From Indestructible to Pervious: A Timeline of Architecture

When humans started creating what we call “architecture”—standing buildings made for a purpose—their motivation was simple. They were not stuck with problems of aesthetics or design. They created structures for their own protection from the elements.

Over time, these spaces came to hold meaning for us, and we desired to make them more permanent. As we began to form societies and changed from nomadic hunter-gatherers to farmers and eventually expanded to citizens of cities, our architecture became more constructed, invasive. Architecture began to allow mortals to leave an indelible mark upon the earth: the Egyptians and their pyramids, the Greeks and their temples, and the Gothic artists and their cathedrals. There are structures that have lasted thousands of years—and will stand for thousands more.

I don’t want this post to simply be a history lesson. But to understand where architecture is going and what it needs to do, we have to see what it has done.  

Today, while we have almost infinite technological advances at our fingertips, many architects are not changing the real substance of architecture. We’ve been using the same construction methods for over 100 years. While many say that they advocate sustainability, they are not doing enough to innovate their field.

I think that Werner Sobek would agree with me. I had the privilege of seeing Sobek speak at Penn about 2 years ago, and he discussed several of his sustainable projects. He has started a program that he calls Triple Zero, which translates to zeros in each of the most important parts of a building: energy, emission, and waste. Each building (6 to date, all residences) can support itself by creating its own energy, uses materials and construction methods that do not create negative emissions, does not create any waste in construction, and if it’s demolished, can be completely recycled.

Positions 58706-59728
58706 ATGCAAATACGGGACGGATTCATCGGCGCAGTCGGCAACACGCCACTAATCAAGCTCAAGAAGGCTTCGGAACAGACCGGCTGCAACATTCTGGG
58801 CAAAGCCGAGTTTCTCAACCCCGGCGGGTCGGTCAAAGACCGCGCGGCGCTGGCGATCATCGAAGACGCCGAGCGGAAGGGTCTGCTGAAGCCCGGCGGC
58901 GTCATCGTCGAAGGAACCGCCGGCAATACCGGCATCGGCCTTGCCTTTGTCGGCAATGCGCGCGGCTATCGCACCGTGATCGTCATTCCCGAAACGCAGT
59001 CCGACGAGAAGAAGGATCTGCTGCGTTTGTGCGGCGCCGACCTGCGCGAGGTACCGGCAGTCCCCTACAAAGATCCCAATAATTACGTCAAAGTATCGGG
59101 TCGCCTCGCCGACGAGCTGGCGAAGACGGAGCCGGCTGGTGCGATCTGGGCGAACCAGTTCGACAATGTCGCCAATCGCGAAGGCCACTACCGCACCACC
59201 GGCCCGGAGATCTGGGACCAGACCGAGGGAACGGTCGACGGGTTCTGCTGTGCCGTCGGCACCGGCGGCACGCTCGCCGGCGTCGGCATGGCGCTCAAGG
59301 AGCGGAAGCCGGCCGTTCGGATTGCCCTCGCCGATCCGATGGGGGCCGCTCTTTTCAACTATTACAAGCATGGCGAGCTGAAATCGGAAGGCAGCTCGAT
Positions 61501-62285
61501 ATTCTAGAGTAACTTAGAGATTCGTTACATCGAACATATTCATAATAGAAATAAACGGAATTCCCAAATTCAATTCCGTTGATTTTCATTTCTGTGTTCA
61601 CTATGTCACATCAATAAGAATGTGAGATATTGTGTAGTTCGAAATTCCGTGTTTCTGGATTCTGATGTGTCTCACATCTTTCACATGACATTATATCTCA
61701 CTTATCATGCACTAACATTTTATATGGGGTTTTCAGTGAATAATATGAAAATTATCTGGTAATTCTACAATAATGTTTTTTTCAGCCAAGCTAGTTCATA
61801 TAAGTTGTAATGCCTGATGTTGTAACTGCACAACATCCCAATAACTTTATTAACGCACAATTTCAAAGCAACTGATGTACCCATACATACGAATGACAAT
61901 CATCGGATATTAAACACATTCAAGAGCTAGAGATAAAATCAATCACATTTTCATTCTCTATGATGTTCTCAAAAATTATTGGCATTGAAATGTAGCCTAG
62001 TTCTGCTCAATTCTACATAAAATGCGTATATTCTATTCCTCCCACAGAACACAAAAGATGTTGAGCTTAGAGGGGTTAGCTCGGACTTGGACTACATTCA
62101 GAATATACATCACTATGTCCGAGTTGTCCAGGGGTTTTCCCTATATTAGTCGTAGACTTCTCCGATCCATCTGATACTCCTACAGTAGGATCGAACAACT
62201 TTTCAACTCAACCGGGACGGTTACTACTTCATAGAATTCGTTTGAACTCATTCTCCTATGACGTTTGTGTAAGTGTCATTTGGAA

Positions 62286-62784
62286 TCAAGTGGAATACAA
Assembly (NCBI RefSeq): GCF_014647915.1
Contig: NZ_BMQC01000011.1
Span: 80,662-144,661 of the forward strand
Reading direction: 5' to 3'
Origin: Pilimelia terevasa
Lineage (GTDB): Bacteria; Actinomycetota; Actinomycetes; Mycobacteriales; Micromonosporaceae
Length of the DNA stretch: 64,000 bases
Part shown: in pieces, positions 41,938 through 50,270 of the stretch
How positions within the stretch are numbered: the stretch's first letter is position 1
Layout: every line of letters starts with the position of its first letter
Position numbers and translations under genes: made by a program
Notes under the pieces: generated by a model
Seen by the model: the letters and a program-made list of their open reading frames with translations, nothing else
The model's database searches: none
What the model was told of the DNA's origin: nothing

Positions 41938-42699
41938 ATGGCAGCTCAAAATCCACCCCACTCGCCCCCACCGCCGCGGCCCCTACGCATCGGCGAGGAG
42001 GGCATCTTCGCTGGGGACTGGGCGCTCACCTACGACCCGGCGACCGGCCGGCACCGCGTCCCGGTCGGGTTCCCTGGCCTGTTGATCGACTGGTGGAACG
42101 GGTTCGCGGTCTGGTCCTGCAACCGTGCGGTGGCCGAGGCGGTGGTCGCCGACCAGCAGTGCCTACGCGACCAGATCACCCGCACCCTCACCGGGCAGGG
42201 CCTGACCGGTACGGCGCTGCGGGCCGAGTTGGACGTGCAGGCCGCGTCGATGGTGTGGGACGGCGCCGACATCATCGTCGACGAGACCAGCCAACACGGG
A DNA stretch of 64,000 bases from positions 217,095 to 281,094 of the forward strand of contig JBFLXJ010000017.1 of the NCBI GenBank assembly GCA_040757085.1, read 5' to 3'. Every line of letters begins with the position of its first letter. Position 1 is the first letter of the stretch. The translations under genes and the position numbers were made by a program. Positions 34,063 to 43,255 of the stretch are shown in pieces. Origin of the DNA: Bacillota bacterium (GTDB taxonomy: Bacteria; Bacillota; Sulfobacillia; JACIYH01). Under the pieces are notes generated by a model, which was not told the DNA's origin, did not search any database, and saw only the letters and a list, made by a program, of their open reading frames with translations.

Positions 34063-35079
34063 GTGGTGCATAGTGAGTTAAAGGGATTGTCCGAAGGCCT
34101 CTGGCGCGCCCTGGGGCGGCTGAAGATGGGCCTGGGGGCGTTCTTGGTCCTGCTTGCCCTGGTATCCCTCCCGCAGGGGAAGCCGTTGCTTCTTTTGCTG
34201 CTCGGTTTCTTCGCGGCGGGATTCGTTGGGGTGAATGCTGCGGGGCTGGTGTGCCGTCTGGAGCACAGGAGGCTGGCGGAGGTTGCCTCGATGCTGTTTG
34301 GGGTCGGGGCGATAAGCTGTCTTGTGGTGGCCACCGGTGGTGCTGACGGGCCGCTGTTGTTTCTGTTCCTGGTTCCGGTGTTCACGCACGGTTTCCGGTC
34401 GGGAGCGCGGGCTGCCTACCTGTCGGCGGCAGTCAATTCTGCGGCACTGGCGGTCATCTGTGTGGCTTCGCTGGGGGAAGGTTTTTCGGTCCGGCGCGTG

This is a relatively radical concept in the field of architecture: creating a building that has virtually no footprint during and after its use.

Others are starting to understand this concept on a larger scale. I just read a review of an exhibit at the MoMA that is a collection of proposals for how the city of New York will deal with the rising water levels in the next century. They foresee a city that has replaced much of its permanent infrastructure with new materials and formats, creating an environment that is largely permeable.

Some designers are now seeing that in order to be more sustainable, we need to be more harmonious with nature. This seems obvious, but there are many cues that we can take from the design of natural things in order to improve the performance of our buildings and environments. If you do the Google search for “biomimicry architecture“, you’ll be surprised at how much comes up. As of yet, it’s mostly an academic and theoretical ideal, but I think that this is where architecture will end up going in the next 50 years.

While the changes that we’re making now are helping us little-by-little to decrease our impact on the Earth, we have to radically shift our modes of thought on how we design and construct our built environment. It’s not enough to merely use thin veneers of sustainable materials. We must rethink the entire precedent of planning, architecture, and design that has gone before us for thousands of years. This is not an easy task, yet we are very capable. We just need to be willing.